The Eagle Room was transformed into a backdrop for peace, with posters lovingly prepared by members of the Universal Brotherhood Mission, multicoloured ribbons, the Earth Flag, and doves of peace. Two tables were set up—one with two powerfully beautiful Persian calligraphy works of art, the other providing a sacred space for our peace pole, globe of the world, last year’s peace candle and this year’s candle, which our dear friends Trisna and Armiti obtained during a recent visit to Bali, Indonesia, and donated to us.
It felt as if the process of setting up the space was, in itself, an expression of the founding initiatives of the Symphony of Peace Prayers. The stage having now been set, the celebration began—and what a celebration of unity it was! M.C. Maryanne welcomed the participants, and then the peace candle was lit by two of our original and very strong supporters, Fazida from the Muslim faith and Sam from the Baha’i faith, by taking a flame from the 2013 candle to the awaiting peace candle for 2014.
Caroline, from Brahma Kumaris Australia, led us into a beautiful peace meditation, gently accompanied by Arman playing the setar (a Persian stringed instrument). From the Muslim community, two delightful young ladies, Hana and Najat Kamsani, sang their prayer for peace, followed by Marjan, who shared her insight into the power of calligraphy and the place in history of Persian calligraphy in particular. Arman then sang two short songs and a spoke a poem accompanying himself on dotar (another Persian stringed instrument).
Manita from the Universal Great Brotherhood/Hovea Ashram then shared her wisdom and thoughts on peace, and Buddhist nun Le Teresa played a CD of music and words composed by herself in Vietnamese, having first given an English translation of the words of her song. Our own delightful Eva then gave a reading and an introduction to Byakko Shinko Kai and the Symphony of Peace Prayers initiative.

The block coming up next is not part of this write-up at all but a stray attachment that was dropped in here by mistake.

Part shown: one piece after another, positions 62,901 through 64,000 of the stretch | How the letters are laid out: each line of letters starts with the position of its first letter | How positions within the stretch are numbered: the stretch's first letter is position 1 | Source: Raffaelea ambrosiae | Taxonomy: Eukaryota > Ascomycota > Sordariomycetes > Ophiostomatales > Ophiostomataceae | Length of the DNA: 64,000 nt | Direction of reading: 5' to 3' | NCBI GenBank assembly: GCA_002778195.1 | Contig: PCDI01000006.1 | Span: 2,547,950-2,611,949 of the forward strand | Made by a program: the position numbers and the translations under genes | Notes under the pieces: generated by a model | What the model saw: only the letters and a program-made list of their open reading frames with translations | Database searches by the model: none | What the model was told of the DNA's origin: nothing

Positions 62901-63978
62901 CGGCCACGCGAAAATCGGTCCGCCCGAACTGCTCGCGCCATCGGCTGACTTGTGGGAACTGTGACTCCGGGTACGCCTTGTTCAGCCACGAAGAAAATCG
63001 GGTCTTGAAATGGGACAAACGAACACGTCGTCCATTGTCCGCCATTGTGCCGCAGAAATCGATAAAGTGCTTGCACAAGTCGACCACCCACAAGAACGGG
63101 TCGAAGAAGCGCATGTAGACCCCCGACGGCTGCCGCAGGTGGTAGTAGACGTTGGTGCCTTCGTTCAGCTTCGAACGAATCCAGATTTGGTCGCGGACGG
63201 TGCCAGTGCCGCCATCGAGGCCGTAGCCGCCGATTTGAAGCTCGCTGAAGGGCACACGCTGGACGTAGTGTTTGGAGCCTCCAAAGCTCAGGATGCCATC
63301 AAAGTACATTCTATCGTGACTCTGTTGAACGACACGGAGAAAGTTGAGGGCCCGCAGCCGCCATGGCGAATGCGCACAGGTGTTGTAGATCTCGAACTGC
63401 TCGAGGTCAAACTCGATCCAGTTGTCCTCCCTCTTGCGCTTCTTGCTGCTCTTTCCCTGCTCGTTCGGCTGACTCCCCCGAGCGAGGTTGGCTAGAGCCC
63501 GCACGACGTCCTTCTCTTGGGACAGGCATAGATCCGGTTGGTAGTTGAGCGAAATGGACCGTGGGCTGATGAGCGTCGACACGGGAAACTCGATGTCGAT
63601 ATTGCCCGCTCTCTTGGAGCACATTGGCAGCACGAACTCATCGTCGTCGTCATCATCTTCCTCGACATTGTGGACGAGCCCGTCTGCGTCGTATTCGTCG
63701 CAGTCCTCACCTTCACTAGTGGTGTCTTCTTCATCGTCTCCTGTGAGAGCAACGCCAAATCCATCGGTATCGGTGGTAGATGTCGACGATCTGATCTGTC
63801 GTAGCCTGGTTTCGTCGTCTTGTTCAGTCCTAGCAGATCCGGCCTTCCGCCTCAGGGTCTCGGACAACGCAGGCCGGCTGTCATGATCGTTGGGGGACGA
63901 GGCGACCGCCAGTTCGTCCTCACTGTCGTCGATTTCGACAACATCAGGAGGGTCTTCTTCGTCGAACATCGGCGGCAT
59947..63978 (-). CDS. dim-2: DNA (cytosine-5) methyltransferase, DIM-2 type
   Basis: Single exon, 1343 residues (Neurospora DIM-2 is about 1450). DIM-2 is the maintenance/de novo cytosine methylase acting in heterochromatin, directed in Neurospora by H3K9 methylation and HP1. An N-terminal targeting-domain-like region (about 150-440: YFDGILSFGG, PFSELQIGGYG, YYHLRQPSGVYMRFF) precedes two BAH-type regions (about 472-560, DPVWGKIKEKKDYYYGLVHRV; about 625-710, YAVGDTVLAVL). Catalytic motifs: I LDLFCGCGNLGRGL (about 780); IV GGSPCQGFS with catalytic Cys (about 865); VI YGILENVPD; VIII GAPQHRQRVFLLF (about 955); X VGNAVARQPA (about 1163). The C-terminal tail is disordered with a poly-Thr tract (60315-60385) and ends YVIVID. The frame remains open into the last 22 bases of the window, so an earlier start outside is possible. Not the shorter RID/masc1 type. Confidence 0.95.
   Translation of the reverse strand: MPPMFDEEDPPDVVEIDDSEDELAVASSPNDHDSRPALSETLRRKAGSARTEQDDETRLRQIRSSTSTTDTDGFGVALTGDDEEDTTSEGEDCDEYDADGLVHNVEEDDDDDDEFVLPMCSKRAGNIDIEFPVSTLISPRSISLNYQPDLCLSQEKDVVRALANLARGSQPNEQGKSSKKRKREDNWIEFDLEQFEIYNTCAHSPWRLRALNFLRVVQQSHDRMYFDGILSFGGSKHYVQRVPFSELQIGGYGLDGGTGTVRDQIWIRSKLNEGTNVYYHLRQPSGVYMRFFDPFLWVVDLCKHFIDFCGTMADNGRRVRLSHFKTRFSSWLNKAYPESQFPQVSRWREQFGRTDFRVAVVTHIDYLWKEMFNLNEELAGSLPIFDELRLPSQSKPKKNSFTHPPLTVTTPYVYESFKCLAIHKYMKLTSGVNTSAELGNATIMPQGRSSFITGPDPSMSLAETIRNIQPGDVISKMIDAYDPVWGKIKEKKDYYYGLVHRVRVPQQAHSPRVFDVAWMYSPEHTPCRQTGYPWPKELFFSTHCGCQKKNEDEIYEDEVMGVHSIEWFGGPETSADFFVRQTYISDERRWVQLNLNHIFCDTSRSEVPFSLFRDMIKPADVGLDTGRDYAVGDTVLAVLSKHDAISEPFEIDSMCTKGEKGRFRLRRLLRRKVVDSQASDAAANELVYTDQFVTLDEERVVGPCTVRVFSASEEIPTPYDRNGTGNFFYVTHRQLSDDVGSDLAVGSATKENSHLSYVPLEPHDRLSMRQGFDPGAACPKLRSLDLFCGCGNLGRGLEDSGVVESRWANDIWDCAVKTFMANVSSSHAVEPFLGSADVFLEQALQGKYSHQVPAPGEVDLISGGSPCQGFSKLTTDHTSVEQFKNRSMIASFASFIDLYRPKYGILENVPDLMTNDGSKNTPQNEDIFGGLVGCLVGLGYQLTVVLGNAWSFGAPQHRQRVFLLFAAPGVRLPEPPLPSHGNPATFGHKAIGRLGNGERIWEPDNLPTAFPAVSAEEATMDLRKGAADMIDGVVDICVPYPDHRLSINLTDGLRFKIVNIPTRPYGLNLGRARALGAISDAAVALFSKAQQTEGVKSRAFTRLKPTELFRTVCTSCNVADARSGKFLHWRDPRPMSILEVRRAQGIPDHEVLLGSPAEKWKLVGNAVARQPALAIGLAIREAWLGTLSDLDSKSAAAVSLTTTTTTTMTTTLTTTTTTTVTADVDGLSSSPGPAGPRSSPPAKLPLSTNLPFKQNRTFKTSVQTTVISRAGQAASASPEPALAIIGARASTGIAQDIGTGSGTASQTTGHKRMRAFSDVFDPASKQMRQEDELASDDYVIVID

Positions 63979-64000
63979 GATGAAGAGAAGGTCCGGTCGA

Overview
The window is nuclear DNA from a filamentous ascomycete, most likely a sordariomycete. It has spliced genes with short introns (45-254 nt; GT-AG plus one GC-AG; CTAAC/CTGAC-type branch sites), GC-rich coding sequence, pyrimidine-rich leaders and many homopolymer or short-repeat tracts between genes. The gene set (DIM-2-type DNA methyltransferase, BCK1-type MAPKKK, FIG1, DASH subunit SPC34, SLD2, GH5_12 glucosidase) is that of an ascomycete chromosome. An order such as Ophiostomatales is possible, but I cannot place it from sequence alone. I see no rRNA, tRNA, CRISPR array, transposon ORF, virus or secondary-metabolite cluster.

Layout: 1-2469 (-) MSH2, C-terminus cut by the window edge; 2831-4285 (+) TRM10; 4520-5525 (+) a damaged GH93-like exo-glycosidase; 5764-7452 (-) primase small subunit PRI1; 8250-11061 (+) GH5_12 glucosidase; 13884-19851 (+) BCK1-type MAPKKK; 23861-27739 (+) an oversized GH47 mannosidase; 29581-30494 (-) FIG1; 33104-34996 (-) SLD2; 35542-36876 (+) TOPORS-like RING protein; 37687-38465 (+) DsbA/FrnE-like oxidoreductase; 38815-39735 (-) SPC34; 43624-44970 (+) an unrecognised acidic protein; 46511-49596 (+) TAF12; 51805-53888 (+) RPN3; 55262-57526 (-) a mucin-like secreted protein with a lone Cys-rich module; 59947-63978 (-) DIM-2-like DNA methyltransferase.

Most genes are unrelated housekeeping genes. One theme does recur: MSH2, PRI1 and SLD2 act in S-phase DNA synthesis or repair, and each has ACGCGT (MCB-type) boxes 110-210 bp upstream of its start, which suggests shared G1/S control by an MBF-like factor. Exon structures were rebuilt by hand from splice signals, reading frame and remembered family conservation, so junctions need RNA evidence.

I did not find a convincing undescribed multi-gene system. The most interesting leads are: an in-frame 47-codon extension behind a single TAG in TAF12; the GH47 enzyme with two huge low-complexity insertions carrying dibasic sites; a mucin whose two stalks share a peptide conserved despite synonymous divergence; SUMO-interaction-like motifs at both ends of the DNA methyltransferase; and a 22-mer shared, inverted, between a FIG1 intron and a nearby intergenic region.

Although rain was forecast, the weather remained fine and allowed us to go outside to carry out the flag ceremony and send prayers of peace to the countries of the world. Once again the 194 flags were carried by more than 60 participants and paraded through the ‘honkey nut’ spiral, accompanied by Maryanne playing her flute. Many birds joined this ceremony by noticeably raising their voices in bird song while the words May peace prevail in (name of country) were prayed by Eva and John as the flags were placed in the waiting containers in the centre of the room.
One minute of silent reflection followed, guided by Lisa from 11 Principles, who added the beautifully moving musical notes from her set of five crystal bowls. The tea break was then announced, during which Lisa continued to play her crystal bowls and was unexpectedly joined by one of the participants. Another beautiful expression of spontaneous unity!
Following the tasty and joyfully interactive tea break, the program continued with ladies from the Universal Brotherhood Mission sharing a song about the breaking down of ‘the wall’ (of division) to allow harmony for all. The head of the Mission, Pummy Ji, shared a prayer and conveyed her thoughts on peace. Lisa then spoke about ‘The Medicine Way,’ which is based on Native North American wisdom.
Hillary, from the Baha’i faith, gave her thoughts and shared a prayer, and Pastor Rodney (Protestant Christian) gave his offering towards peace on earth. Following this, Maryanne, our MC, played a composition in honour of a very dear departed friend and peace worker. Participants were then invited to share their own thoughts and prayers, with a highlight being one participant singing a chant in Sanskrit.
The ceremony then closed in a kaleidoscope of colour, music, and dance, with the male group from Universal Brotherhood Mission performing a Bangarra Dance with much athleticism, joy, and enthusiasm. During their encore, all present enthusiastically joined this talented dance troupe in joy and unity. Our sincere appreciation goes out to all who participated in making this such a wonderful day!